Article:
See what students say:


Students overwhelmingly choose the University of Dallas for its “liberal arts Core and strong Catholic identity,” saying that “what the University of Dallas offers is education as formation.” UD’s “Core curriculum forces you to learn an extensive amount of information and broadens your horizons in classical education,” and some of its 1,450 undergrads feel it makes UD “the best academically rigorous Catholic liberal arts university in the country.” As one student puts it, “UD has an incredibly strong Core program, and I wanted to make sure I left college with a comprehensive education. As a senior, I feel prepared for a job in any field.” Through “liberal education in the Western intellectual tradition, grounded on a firm fidelity to the Catholic Church,” “The University of Dallas strives for the attainment of the truth, by practicing virtue, in the light of wisdom.” Undergraduates report that “our professors’ dedication to our student body is truly inspiring. They are always available. They participate in school events. Their passion and expertise are tangible in class.” One student argues that because “the professors expect a lot out of students, they actually help students achieve new intellectual heights,” and another feels “like most professors are not satisfied with students just “getting by” and not truly learning, which makes for a rigorous and fruitful academic experience.” Students see themselves as united in UD’s “common sense of purpose” among “students, alumni, faculty, and the administration” to produce “independent and critically-thinking Catholics, able to communicate effectively with a keen understanding of what it means to be a socially aware and responsible person.” UD’s “study abroad program in Rome” is also hugely popular. “The success of our alumni is a testament to the quality of the education offered by the University of Dallas,” and “only at UD could the liberal arts meet the hard sciences in...a cohesive manner that produces truly well-rounded, well-spoken, independent intellectuals.”

Student Body

The typical UD student often, but not always, is “conservative and Catholic, regularly attends church, devotes a great deal of time to schoolwork, and drinks a significant amount from Thursday to Saturday.” Undergrads “all accept each other here no matter how different we are,” share “a desire to learn more about the world,” and are “friendly and intelligent enough to carry on a good conversation on nearly any subject.” Many grew up in “stable, middle-class, Christian homes,” and they pride themselves on being “very kind and Catholic.” “All students are warm and welcoming. Friendliness and agreeableness is an overwhelming feeling. Students need only be nice and approachable to fit in.” UD students call themselves “open” and “passionate,” and say that “students fit in really well here regardless of whether they come from different cultures or backgrounds.”

Campus Life

Of University of Dallas’s social culture, one student says, “The sport here is engaging in intellectual debates.” It’s widely agreed upon that “you can always find a good intellectual discussion at UD,” which “often gravitate towards your favorite books, a paper/project you’re working on or what your thesis is about. The whole world becomes your classroom, effectively.” “There is a wide variety of social milieus” and “quite a few people party hard, but there are plenty of musical, literary, or sporting opportunities for students.” UD has its “own train station as part of the Dallas Transit system, making excursions to downtown, Uptown, Deep Ellum, the Dallas House of Blues, and the Bishop Arts District very easy.” Also, the Dallas Museum of Art is free, and the university “does an outstanding job of making cheap tickets available for students to a variety of events—everything from Cowboys/Rangers/Mavericks games to the Dallas Opera and indoor skydiving.” “Two-stepping and swing dancing are popular favorites here” and “theological and academic lectures are also given some evenings.” Overall, “the University of Dallas is not all about academics, it’s about living a balanced life (spiritually, intellectually, and physically). So students bring all of these things together in practically everything they do.”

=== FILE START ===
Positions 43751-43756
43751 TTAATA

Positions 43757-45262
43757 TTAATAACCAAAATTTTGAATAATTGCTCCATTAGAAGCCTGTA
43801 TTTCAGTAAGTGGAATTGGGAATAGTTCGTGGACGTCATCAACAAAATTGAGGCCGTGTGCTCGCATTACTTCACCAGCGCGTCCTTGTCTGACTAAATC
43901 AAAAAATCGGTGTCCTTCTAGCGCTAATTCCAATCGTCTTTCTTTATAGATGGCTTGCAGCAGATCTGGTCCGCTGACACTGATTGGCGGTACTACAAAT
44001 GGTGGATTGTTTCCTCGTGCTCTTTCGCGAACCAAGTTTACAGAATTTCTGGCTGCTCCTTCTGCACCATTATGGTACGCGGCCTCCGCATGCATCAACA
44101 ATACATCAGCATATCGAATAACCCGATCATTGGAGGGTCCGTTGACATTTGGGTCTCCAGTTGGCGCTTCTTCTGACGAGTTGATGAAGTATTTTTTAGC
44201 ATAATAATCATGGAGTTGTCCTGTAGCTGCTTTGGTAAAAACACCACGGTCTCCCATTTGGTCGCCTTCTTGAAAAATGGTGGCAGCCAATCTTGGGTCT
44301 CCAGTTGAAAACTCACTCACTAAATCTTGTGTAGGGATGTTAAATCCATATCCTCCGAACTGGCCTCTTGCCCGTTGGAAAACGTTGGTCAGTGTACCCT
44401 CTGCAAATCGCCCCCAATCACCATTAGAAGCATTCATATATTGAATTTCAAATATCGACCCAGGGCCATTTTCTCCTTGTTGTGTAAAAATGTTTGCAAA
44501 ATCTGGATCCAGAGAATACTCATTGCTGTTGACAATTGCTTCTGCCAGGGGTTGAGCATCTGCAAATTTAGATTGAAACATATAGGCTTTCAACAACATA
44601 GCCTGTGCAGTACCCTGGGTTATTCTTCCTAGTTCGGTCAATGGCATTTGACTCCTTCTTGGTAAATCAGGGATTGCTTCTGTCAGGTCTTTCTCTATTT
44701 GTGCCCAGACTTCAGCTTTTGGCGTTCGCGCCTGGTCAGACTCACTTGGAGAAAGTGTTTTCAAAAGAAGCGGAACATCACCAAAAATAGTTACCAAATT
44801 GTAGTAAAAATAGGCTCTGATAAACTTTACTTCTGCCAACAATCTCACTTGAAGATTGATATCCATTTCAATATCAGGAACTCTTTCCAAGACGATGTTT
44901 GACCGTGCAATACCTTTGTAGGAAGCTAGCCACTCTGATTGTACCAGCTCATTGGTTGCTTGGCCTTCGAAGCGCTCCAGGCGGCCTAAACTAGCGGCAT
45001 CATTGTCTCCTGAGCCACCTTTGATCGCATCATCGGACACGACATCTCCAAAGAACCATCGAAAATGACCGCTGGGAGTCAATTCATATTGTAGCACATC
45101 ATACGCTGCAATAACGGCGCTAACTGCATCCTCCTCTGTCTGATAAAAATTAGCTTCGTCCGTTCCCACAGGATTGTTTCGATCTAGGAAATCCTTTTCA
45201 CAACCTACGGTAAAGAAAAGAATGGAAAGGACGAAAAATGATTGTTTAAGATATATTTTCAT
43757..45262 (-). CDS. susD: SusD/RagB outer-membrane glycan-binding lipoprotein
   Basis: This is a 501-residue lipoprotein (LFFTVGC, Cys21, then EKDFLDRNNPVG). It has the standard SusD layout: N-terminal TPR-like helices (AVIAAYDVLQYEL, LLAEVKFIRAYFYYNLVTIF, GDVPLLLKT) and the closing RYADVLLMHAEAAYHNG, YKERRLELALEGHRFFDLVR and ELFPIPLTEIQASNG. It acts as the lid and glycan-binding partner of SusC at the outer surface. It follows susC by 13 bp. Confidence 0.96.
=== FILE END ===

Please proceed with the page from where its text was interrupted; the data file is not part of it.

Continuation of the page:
Contact & Visit

Campus Visits Contact

Amanda Martinez
Campus Visit Coordinator

Office of Admissions
1845 East Northgate Drive
Irving, TX 75062



Experience College Life

Most Popular Places On Campus
Church of the Incarnation
Cappuccino Bar
The Mall
The Rathskeller
Art Village

Most Popular Places Off Campus
American Airlines Center
Deep Ellum/Downtown Dallas/Uptown
Dallas Museum of Art/Nasher Sculpture Center
AT&T Stadium
GlobeLife Park

Campus Tours

Campus Visiting Center

Campus Tours
Appointment Required: Yes
Dates: Year-round
Times: Varies
Average Length: Varies

On Campus Interview

Campus Interviews

Information Sessions
Not Available


Faculty and Coach Visits

Dates/Times Available

Contact Admissions Office

Advance Notice
2 weeks

Contact Email Address for Visit

Class Visits

Dates/Times Available
Academic Year

Contact Admissions Office

Overnight Dorm Stays

Overnight Dorm Stays

Contact Admissions Office

Sunday-Thursday only, high school seniors only


Types of Transportation Available to Campus
DFW International Airport and Dallas Love Field are within 12 miles of campus. DART light rail access to campus from DFW Airport. SuperShuttle, taxis, and rental cars are readily available. Plenty of parking available on campus.

Driving Instructions to Campus
Call 1-800-628-6999 for directions or refer to http://www.udallas.edu/visitors/directions.html


Applicants: 4,188
Acceptance Rate: 61%
Average HS GPA: 3.83



Tuition & Aid

Student Body

Campus Life

Articles & Advice